Machine Learning, Distributed and Parallel Computing, and High-performance Computing are the themes for this year’s edition of Fifth Elephant.
The deadline for submitting a proposal is 15th June 2015
We are looking for talks and workshops from academics and practitioners who are in the business of making sense of data, big and small.
Track 1: Discovering Insights and Driving Decisions
This track is about general, novel, fundamental, and advanced techniques for making sense of data and driving decisions from data. This could encompass applications of the following ML paradigms:
- Statistical Visualizations
- Unsupervised Learning
- Supervised Learning
- Semi-Supervised Learning
- Active Learning
- Reinforcement Learning
- Monte-carlo techniques and probabilistic programming
- Deep Learning
Across various data modalities including multi-variate, text, speech, time series, images, video, transactions, etc.
Track 2: Speed at Scale
This track is about tools and processes for collecting, indexing, and processing vast amounts of data. The theme includes:
- Distributed and Parallel Computing
- Real Time Analytics and Stream Processing
- MapReduce and Graph Computing frameworks
- Kafka, Spark, Hadoop, MPI
- Stories of parallelizing sequential programs
- Cost/Security/Disaster Management of Data
Commitment to Open Source
HasGeek believes in open source as the binding force of our community. If you are describing a codebase for developers to work with, we’d like it to be available under a permissive open source license. If your software is commercially licensed or available under a combination of commercial and restrictive open source licenses (such as the various forms of the GPL), please consider picking up a sponsorship. We recognize that there are valid reasons for commercial licensing, but ask that you support us in return for giving you an audience. Your session will be marked on the schedule as a sponsored session.
If you are interested in conducting a hands-on session on any of the topics falling under the themes of the two tracks described above, please submit a proposal under the workshops section. We also need you to tell us about your past experience in teaching and/or conducting workshops.
Call me maybe: Jepsen and flaky networks
- Tell people that network partitions happen often enough that it is worth caring about how their distributed data stores respond in such situations
- Introduce people to a new way of testing distributed systems under stress using Jepsen
- Make people aware of the gap between expected behavior and actual behavior of systems like Cassandra, MongoDB and Elastic
- Describe the kind of bugs that we have found in Solr using Jepsen, and our plans for the future
In the big data world, our data stores communicate over an asynchronous, unreliable network to provide a facade of consistency. However, to really understand the guarantees of these systems, we must understand the realities of networks and test our data stores against them.
Jepsen is a tool which simulates network partitions in data stores and helps us understand the guarantees of our systems and its failure modes. In this talk, I will help you understand why you should care about network partitions and how can we test datastores against partitions using Jepsen. I will explain what Jepsen is and how it works and the kind of tests it lets you create. We will try to understand the subtleties of distributed consensus, the CAP theorem and demonstrate how different data stores such as MongoDB, Cassandra, Elastic and Solr behave under network partitions. Finally, I will describe the results of the tests I wrote using Jepsen for Apache Solr and discuss the kinds of rare failures which were found by this excellent tool.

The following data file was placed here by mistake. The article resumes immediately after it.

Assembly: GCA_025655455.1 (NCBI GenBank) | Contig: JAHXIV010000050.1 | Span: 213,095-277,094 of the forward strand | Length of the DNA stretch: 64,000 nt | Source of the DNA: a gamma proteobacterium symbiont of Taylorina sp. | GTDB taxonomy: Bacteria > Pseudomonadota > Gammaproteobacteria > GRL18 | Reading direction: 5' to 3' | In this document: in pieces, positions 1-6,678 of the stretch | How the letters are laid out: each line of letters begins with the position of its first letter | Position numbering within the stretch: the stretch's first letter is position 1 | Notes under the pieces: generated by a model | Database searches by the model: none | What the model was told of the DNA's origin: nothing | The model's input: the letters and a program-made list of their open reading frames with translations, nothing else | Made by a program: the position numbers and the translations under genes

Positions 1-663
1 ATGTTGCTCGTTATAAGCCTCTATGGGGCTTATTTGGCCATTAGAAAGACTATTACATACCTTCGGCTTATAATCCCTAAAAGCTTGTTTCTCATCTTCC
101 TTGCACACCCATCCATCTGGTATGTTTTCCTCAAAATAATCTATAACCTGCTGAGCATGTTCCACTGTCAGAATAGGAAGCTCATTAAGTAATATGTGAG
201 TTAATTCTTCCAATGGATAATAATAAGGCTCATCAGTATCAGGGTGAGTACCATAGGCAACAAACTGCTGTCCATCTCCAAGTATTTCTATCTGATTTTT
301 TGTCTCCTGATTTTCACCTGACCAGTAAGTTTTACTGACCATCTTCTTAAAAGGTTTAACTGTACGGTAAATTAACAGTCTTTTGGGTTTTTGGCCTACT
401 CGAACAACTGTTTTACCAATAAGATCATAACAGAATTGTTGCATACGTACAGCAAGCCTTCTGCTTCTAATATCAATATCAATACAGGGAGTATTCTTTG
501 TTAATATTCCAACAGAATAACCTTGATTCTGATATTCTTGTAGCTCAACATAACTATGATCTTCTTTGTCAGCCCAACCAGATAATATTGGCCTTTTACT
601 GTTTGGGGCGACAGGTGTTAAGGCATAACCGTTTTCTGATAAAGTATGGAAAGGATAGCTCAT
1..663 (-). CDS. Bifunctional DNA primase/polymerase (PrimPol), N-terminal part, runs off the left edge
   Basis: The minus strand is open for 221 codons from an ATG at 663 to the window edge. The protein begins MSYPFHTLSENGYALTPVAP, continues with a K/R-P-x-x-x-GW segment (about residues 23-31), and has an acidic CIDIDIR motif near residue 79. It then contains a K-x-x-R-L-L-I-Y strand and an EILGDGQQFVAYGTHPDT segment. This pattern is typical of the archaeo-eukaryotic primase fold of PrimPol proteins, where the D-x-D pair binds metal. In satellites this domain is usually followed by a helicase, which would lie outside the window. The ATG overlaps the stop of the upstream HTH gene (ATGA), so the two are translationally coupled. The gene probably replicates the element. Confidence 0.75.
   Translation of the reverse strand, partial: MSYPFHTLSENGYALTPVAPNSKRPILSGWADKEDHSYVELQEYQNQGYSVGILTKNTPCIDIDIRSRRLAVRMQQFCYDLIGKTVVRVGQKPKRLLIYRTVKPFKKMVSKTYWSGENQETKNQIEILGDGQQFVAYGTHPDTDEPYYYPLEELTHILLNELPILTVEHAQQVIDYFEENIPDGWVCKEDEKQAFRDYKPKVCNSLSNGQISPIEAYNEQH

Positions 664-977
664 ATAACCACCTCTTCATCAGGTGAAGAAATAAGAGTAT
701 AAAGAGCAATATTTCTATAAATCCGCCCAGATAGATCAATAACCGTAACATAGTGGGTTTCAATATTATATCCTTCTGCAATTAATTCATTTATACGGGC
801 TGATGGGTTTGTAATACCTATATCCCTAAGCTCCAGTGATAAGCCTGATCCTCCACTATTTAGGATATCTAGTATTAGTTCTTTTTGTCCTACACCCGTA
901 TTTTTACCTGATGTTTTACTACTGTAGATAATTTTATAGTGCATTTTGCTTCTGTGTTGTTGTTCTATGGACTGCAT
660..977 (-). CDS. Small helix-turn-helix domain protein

- People using distributed data stores such as Solr, Cassandra, MongoDB, Redis, Elastic
- Distributed systems aficionados
Knowledge of one or more of these distributed stores is required. A basic familiarity of the CAP theorem will be helpful.
I am a committer on Apache Lucene/Solr since 2008 as well as a member of the Lucene/Solr project management committee. I’ve worked at AOL for five years on vertical search, content mangement systems, social/community platforms and anti-spam systems as well as AOL WebMail’s Inbox Search system which uses a highly customized version of Apache Solr to service tens of millions of users and more than a billion index/search operations a day. I currently work at Lucidworks Inc. on Apache Solr and Lucidworks Search mostly on the SolrCloud side of things. I also help organize the Bangalore Apache Solr/Lucene Meetup Group which has 450+ members and holds regular meetings of people interested in Lucene, Solr and search in general.
- Blog post on testing SolrCloud with Jepsen: http://lucidworks.com/blog/call-maybe-solrcloud-jepsen-flaky-networks/
- Video of my keynote at Lucene Revolution 2014: https://www.youtube.com/watch?v=nxRROble76A
- All of my past presentations at various places: http://www.slideshare.net/shalinmangar
- Jepsen: https://github.com/aphyr/jepsen
- Kyle Kingsbury’s excellent series of blog posts on network partitions: https://aphyr.com/tags/jepsen